The Clorox Co. is warning customers to brace for shortages of some products following a cyber attack in mid-August.
The company said the attack damaged parts of its Information Technology (IT) infrastructure, causing extensive disruption of its worldwide operations.
However, on Sept. 18, Clorox announced that production would continue at a "lower rate" despite the systems breach.
"Given that disruption, we are aware of an elevated level of consumer product availability issues," the company statement added.
The company said it has begun repairing the damage and bringing affected IT systems back online.
It added, "Based on the information available to date, we believe the unauthorized activity is contained due to the steps the company has taken to address the incident."
On Aug. 14, Clorox reported the cyberattack to the Securities and Exchange Commission after identifying "unauthorized activity" on some of its IT systems.
The company said it took immediate steps to stop and address the activity, including taking specific systems offline and implementing its business continuity plan.
Clorox also began manual ordering and processing procedures and scaled back production.
The company said customers have only recently begun to experience a shortage of its products.
"Clorox is still evaluating the extent of the financial and business impact. Due to the order processing delays and elevated level of product outages, the company now believes the impact will be material on [Quarter 1] financial results.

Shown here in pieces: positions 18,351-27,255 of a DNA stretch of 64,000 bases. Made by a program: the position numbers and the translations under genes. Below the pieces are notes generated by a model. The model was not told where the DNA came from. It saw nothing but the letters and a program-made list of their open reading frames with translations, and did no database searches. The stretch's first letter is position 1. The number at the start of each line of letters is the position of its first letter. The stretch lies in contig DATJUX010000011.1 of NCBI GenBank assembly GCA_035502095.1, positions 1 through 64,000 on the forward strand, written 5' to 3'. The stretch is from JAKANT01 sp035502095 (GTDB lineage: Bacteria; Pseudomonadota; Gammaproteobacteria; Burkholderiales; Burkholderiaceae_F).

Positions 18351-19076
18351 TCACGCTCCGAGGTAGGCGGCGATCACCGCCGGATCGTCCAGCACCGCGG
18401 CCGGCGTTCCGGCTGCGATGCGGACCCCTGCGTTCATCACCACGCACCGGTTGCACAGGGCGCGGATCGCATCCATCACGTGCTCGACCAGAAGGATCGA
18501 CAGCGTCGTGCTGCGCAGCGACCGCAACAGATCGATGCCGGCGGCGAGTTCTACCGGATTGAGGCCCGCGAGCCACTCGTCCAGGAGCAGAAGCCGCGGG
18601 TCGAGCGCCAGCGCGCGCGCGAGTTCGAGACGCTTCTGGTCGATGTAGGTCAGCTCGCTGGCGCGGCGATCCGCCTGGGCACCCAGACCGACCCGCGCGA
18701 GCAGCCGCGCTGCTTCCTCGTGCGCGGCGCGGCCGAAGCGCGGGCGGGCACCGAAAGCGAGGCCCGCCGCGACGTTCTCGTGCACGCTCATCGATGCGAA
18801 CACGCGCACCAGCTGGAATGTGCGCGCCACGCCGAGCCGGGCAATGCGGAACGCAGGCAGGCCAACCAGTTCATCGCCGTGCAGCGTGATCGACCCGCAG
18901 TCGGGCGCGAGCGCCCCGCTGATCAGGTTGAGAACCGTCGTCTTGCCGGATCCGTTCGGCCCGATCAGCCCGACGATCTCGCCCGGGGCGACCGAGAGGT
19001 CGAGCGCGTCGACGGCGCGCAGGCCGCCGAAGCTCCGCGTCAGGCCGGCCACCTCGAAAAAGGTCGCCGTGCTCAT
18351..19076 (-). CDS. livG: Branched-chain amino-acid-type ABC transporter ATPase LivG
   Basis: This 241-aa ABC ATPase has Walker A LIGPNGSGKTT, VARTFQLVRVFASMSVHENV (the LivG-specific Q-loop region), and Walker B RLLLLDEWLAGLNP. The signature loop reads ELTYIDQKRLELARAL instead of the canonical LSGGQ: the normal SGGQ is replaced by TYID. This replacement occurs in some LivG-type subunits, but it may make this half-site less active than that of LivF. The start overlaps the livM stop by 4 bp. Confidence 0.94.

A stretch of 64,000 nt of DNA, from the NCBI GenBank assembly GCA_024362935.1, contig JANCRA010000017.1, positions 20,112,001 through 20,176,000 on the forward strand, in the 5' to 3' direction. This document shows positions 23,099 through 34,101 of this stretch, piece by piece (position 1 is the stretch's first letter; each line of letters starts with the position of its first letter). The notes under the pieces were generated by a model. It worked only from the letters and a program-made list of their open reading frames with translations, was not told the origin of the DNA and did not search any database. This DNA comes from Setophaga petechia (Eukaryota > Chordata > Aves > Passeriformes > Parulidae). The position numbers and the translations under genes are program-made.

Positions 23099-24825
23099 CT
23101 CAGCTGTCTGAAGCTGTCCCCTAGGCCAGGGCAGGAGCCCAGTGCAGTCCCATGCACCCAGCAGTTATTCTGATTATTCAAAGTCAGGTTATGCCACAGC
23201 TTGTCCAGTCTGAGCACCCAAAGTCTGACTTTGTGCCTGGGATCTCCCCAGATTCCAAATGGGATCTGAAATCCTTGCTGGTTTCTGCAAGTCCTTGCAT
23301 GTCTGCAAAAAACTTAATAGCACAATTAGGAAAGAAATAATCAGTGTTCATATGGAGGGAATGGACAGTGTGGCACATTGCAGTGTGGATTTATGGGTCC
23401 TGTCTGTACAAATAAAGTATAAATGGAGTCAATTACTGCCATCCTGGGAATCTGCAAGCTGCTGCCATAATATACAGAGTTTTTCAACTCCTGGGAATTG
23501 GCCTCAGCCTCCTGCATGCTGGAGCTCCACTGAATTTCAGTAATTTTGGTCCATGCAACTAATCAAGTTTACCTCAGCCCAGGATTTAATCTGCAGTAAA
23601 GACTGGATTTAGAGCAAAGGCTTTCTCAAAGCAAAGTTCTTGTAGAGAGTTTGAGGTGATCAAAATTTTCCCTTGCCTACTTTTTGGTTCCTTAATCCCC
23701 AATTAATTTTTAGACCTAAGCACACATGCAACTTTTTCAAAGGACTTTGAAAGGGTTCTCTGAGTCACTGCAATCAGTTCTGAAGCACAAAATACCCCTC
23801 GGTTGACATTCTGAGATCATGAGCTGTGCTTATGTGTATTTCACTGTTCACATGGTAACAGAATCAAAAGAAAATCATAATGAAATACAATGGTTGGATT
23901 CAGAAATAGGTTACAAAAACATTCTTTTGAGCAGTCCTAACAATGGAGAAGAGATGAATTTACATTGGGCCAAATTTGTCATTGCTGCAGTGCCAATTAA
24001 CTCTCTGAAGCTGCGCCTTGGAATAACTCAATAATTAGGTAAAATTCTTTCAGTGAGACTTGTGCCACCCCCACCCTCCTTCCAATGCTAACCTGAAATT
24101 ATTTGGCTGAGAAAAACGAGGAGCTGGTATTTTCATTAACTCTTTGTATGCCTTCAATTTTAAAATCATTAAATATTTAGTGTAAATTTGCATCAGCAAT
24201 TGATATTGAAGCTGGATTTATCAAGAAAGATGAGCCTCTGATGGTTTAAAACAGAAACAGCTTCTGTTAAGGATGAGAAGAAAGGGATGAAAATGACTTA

"It is premature for the company to determine longer-term impact, including fiscal year outlook, given the ongoing recovery."
Founded in 1913, Oakland-based Clorox is a manufacturer with 8,800 employees worldwide and a reported net worth of $18.5 billion.
The company's products include Burt's Bees, Formula 409, Pine-Sol, Ever Clean cleaning products for pets, Liquid-Plumr, Hidden Valley, and others.
The Epoch Times could not immediately reach Clorox for additional comment on the cyber attack.
The company said it would begin returning to standard automated order processing around Sept. 25, "and we have already resumed production at the vast majority of our manufacturing sites."
Cyber Attacks IncreaseAccording to IT security services provider purplesec.com, there has been a 600-percent spike in cybercrime since the beginning of the COVID-19 pandemic and a 350-percent increase in ransomware attacks since 2018.
Moreover, the company said an estimated 60 percent of small and medium-sized businesses fail within six months after a cyber attack.
On Sept. 11, MGM Resorts in Las Vegas reported a "cyber security incident" that impacted casinos and hotels even though the company was still operational the following day.
From Sept. 11 to Sept. 13, customers reported many problems associated with the cyber attack, possibly linked to the ransomware gang Alpha V ("Black Cat"), according to Cyber Security Hub.
“This included slot machines and online booking systems of several of MGM’s Las Vegas properties being impacted by the attack, meaning guests could not check in, make card payments to book rooms, or cancel their reservations," the website added.